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Offended by the anti-war propaganda
By Gerry Kay Olmstead


July 10, 2006

During our 4th of July parade, I was offended by the anti-war propaganda. I became even more emotional when they tossed candy to the children that had the anti-war slogans taped to each peice. My family and I stood there quite shocked and in somewhat of a stupor for a moment as the situation was sinking in. We felt very conflicted as we just cheered on the troops at the top of our lugs, and applauded them with pride and respect.

All at once it sunk in and some family members threw the candy and messages back into the street, I took the candy from my neices and personally handed it back to the demonstrators and told them we didn't want anything from them. I was looked at by the demonstrators with dissapointed gazes. So why did I all of a sudden look like the bad guy? Such an odd situation. Here I am honoring the troops that help protect my freedoms, one of them being freedom of speech. And here is a group of people doing exactly what our freedoms allow them to do. Should I be offended by these demonstrators exercising their rights of feedom? Isn't that what our soldiers are fighting to protect? Yet, couldn't they not demonstrate in the parade on Independence Day? I really felt that it was a slap in the face to our soldiers.

I have been thinking about this so much since the parade, and I have talked to many people about it since then. The most impacting response was one that I got from a veteran that served in the US Marine Corps. He told me that the soldiers that are serving are doing so because they chose too. We don't have a draft at this point in time, the soldiers are enlisted because they want this as their career. Very simple and basic. They were not forced to serve their country, THEY WANT TO.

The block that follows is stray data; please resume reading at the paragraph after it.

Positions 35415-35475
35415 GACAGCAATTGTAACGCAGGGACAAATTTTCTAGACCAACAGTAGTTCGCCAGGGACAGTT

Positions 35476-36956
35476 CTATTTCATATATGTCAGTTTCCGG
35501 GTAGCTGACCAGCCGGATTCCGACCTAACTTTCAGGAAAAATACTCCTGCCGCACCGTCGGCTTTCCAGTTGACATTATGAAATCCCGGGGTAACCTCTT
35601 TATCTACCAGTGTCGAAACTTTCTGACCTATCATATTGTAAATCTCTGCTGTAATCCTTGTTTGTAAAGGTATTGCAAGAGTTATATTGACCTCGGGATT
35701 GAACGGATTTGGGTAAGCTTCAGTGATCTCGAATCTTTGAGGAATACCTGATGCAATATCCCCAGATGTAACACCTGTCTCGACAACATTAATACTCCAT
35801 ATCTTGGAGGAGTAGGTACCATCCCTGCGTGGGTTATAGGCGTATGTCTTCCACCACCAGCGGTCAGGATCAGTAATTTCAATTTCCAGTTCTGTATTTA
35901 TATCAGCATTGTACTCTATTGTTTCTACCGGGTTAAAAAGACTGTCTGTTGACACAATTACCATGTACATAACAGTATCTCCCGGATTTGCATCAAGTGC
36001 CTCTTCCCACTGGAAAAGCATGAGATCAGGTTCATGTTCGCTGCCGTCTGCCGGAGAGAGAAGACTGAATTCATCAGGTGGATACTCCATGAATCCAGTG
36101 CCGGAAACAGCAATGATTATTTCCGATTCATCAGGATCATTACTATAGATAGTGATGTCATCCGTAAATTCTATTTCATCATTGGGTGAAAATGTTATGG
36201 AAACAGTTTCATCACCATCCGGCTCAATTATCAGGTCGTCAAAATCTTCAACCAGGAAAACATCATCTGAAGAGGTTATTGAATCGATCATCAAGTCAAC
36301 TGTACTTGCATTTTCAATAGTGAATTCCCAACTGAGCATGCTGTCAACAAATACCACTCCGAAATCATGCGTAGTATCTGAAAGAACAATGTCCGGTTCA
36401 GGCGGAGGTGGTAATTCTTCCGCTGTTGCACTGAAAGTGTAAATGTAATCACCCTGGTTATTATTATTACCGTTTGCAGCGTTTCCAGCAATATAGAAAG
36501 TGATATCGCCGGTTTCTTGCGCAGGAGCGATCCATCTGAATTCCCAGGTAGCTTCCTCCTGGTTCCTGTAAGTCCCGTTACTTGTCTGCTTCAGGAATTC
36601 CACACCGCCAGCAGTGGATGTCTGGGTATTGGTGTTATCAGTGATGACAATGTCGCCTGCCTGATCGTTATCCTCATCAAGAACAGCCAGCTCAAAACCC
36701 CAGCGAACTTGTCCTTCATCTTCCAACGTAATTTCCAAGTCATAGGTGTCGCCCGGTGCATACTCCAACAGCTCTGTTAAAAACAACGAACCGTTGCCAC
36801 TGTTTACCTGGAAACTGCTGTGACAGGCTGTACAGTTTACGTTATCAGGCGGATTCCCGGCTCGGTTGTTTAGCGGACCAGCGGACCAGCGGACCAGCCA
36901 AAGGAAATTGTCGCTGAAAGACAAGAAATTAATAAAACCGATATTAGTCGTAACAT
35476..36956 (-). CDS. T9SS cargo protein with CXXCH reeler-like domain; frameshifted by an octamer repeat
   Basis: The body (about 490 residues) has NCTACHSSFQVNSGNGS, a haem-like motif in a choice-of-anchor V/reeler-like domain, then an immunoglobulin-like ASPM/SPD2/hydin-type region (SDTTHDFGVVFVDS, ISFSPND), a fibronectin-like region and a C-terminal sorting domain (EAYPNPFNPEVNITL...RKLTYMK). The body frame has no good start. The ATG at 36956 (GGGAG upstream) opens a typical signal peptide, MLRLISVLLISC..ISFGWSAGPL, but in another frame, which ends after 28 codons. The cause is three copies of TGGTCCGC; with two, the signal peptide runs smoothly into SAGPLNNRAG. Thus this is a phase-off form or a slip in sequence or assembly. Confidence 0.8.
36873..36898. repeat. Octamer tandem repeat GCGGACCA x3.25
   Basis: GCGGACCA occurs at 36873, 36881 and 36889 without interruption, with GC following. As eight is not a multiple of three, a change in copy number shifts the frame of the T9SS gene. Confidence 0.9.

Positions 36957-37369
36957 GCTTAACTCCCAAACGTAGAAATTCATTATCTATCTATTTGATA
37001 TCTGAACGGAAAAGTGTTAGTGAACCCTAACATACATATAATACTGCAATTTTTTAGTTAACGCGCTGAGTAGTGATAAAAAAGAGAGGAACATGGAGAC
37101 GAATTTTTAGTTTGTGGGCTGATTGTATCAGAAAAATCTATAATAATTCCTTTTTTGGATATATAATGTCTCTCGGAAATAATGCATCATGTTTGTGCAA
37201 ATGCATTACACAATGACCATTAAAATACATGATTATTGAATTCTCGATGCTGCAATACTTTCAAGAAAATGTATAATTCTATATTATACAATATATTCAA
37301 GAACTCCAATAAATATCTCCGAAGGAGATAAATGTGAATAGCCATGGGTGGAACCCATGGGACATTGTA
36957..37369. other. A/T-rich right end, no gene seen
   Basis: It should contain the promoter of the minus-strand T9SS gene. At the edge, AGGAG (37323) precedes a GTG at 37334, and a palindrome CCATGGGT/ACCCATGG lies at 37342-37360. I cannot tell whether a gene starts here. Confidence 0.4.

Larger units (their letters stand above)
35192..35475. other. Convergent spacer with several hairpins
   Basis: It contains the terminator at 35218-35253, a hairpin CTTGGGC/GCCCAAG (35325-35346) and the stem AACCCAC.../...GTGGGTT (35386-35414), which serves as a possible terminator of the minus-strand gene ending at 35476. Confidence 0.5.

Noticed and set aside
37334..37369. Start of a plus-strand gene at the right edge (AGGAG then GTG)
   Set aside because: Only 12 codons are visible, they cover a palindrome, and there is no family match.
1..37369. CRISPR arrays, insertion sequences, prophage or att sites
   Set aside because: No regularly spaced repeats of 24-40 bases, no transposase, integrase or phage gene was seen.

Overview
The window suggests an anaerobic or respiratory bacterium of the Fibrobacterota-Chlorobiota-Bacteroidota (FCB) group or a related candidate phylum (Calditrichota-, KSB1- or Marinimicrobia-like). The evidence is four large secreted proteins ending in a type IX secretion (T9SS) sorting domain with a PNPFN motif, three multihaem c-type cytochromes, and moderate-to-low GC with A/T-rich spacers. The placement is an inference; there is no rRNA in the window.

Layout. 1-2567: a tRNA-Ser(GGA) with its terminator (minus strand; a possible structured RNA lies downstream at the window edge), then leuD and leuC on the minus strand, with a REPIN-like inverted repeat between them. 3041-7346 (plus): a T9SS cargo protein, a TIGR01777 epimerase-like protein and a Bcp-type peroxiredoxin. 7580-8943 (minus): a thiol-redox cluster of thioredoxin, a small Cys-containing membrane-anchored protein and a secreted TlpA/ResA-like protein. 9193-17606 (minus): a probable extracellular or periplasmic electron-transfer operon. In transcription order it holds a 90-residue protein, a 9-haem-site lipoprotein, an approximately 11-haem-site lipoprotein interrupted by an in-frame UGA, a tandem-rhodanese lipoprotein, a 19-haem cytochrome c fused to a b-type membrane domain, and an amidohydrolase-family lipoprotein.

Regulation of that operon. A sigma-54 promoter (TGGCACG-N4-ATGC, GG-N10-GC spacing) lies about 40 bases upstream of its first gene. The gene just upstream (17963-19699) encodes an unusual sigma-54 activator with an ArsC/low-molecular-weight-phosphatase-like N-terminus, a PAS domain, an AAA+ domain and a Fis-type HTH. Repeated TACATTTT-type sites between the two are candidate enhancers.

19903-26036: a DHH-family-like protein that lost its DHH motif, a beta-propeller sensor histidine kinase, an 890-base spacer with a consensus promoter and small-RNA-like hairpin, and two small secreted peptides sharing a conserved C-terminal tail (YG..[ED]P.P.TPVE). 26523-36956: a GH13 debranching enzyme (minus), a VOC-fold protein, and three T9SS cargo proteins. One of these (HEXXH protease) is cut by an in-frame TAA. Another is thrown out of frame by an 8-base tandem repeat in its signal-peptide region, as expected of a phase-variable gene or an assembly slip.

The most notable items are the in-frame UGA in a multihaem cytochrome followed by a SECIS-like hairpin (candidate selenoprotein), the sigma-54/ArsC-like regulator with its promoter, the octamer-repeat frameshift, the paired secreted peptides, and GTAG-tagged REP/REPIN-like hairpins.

Thank you for reading MY opinion that I'm sharing with you via my right to freedom of speech. I would like to share with you a special poem that I ran across this year that actually sums up what I'm trying to convey in beautiful & heartwarming words:


"It is the soldier, not the reporter, who has given us freedom of the press.

It is the soldier, not the poet, who has given us freedom of speech.

It is the soldier, not the campus organizer, who has given us the freedom to demonstrate.

It is the soldier, who salutes the flag, who serves beneath the flag, and whose coffin is draped by the flag, who allows the protesters to burn the flag.

- Father Denis Edward OBrien, USMC

Gerry Kay Olmstead
Ketchikan, AK - USA

About: "I am a proud AMERICAN. I can't thank the troops enough for their personal sacrifices in order to keep us safe."



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